Breaches of coronavirus rules during Partygate would have been “obvious” to then-Prime Minister Boris Johnson, according to the inquiry into whether he misled Parliament over the scandal.
The cross-party Privileges Committee has said there is evidence that Johnson misled the House of Commons multiple times when he repeatedly claimed that no lockdown rules had been broken at Downing Street. The committee has cited a series of remarks made by Johnson as proof of their claim - with one of the most damning examples being when the MP remarked he was at “probably the most unsocially distanced gathering in the UK”, during a mid-pandemic leaving party.
Evidence also included messages between a Number 10 official and Downing Street’s then-communications director Jack Doyle, where the pair discussed the birthday gathering held for Johnson in 2020. The former Prime Minister was ultimately fined for his attendance at the occasion.
Mr Doyle wrote: “I’m struggling to come up with a way this one is in the rules in my head.” Then, in response to a suggestion that they describe the event as “reasonably necessary for work purposes”, he said: “Not sure that one works, does it? Also blows another great gaping hole in the PM’s account, doesn’t it?’”
Meanwhile, the Number 10 official remarked in a separate exchange that a colleague was “worried about leaks of PM having a piss-up, and to be fair, I don’t think it’s unwarranted”.
The Privileges Committee said: “The evidence strongly suggests that breaches of guidance would have been obvious to Mr Johnson at the time he was at the gatherings. There is also evidence that those who were advising Mr Johnson about what to say to the press and in the House were themselves struggling to contend that some gatherings were within the rules.”
It then points to Johnson’s failure to tell the House about his own knowledge of the gatherings during which rules or guidance had been broken, remarking: “It appears that Mr Johnson did not correct the statements that he repeatedly made and did not use the well-established procedures of the House to correct something that is wrong at the earliest opportunity.”
The inquiry’s interim report has come ahead of when the Uxbridge MP will be cross-examined on his own evidence on the scandal during a televised live broadcast, due to take place in the week beginning 20 March. It makes clear that this is not a “final conclusion”, which will probably not be reached for months.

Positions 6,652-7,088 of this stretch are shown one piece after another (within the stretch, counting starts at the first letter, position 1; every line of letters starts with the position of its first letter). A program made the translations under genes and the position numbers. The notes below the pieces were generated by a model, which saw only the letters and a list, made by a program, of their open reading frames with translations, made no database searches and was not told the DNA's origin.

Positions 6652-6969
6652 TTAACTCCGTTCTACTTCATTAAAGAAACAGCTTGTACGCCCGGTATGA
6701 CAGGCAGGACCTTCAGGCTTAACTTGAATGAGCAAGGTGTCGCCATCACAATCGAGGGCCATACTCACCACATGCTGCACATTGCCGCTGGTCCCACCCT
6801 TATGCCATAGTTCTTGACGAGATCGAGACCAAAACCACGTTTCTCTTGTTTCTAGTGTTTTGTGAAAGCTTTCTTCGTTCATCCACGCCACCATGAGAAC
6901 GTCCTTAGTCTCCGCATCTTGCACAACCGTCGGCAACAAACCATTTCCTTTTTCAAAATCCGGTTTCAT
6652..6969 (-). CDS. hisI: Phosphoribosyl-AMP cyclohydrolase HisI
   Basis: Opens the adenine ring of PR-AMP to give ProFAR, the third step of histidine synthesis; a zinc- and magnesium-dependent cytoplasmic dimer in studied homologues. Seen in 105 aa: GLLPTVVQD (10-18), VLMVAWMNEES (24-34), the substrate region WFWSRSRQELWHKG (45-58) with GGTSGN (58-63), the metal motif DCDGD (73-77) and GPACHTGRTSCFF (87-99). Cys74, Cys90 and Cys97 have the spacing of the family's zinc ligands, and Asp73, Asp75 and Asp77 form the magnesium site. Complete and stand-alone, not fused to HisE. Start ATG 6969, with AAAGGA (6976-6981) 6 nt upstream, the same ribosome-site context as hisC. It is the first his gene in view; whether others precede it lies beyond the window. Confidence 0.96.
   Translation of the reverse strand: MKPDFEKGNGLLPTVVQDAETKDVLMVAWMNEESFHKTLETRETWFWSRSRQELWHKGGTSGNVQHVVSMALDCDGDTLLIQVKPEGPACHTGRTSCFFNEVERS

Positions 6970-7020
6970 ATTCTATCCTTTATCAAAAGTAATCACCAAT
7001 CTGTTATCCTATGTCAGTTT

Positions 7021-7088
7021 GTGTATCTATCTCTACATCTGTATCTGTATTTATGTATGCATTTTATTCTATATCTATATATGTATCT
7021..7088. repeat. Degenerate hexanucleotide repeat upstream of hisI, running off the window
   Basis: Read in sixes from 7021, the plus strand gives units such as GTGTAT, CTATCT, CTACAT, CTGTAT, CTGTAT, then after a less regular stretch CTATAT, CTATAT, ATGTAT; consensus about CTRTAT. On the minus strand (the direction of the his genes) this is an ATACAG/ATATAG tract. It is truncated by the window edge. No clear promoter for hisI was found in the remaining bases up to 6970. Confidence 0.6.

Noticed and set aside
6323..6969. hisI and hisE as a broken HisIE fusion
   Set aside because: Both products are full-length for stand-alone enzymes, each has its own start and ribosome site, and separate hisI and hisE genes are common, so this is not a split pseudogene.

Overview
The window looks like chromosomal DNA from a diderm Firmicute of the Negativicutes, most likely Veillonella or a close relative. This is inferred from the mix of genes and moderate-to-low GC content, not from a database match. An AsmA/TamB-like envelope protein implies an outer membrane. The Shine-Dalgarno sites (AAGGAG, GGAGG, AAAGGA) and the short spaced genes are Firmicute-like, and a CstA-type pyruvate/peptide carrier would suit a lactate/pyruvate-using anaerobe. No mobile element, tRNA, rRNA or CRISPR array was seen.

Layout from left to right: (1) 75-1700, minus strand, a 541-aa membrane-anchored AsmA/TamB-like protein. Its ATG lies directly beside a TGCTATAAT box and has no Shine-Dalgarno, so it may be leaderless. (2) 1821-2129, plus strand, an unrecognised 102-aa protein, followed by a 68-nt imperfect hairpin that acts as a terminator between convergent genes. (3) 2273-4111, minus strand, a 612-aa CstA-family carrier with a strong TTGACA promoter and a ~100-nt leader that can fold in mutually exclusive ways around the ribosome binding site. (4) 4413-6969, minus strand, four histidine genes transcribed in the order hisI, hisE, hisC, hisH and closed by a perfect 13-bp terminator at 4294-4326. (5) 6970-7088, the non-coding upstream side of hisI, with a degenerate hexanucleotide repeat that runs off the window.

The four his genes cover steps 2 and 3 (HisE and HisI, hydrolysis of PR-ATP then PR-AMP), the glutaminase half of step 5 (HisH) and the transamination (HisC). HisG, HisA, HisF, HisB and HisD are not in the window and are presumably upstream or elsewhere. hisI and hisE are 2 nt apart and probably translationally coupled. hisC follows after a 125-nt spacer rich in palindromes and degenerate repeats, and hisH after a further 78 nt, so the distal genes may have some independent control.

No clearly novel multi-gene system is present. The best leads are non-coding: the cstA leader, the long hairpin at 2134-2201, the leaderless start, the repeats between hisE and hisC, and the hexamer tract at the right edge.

What has Boris Johnson said?
Johnson has responded to the report, but despite its seemingly damning initial findings, has claimed he has been “vindicated”. He said: “I believe that their labours have helped establish the obvious truth. It is clear from this report that I have not committed any contempt of Parliament.
“It is also clear that what I have been saying about this matter from the beginning has been vindicated. That is because there is no evidence in the report that I knowingly or recklessly misled Parliament, or that I failed to update Parliament in a timely manner.”
He added that he “relied upon advice from officials” so when he told MPs “that the rules and the guidance had been followed, that was my honest belief”.
It comes as a growing number of Tory MPs have expressed their outrage at the news that senior civil servant Sue Gray – who led a separate investigation into Partygate – has left the Cabinet Office to become chief of staff in the Labour Party. Jacob Rees-Mogg, who has long been a staunch ally of Johnson, said: “So much for an impartial Civil Service. The [Sue] Gray report now looks like a left wing stitch up against a Tory Prime Minister.”
Johnson also raised concerns, commenting: “I leave it to others to decide how much confidence may now be placed in her inquiry and in the reports that she produced.” He also said it is “surreal” and “particularly concerning” to discover the Privileges Committee was partially relying on findings from Ms Gray, but the committee defended its inquiry as being “not based on the Sue Gray report” - and instead on evidence including witnesses, WhatsApps, emails, and photographs.
The cross-party committee, which will comprise of four Conservatives, two Labour, and one SNP MP, also stated that Johnson has told them he has “no relevant material” to offer after repeated requests for evidence. “He still has not provided us with a written submission,” they said.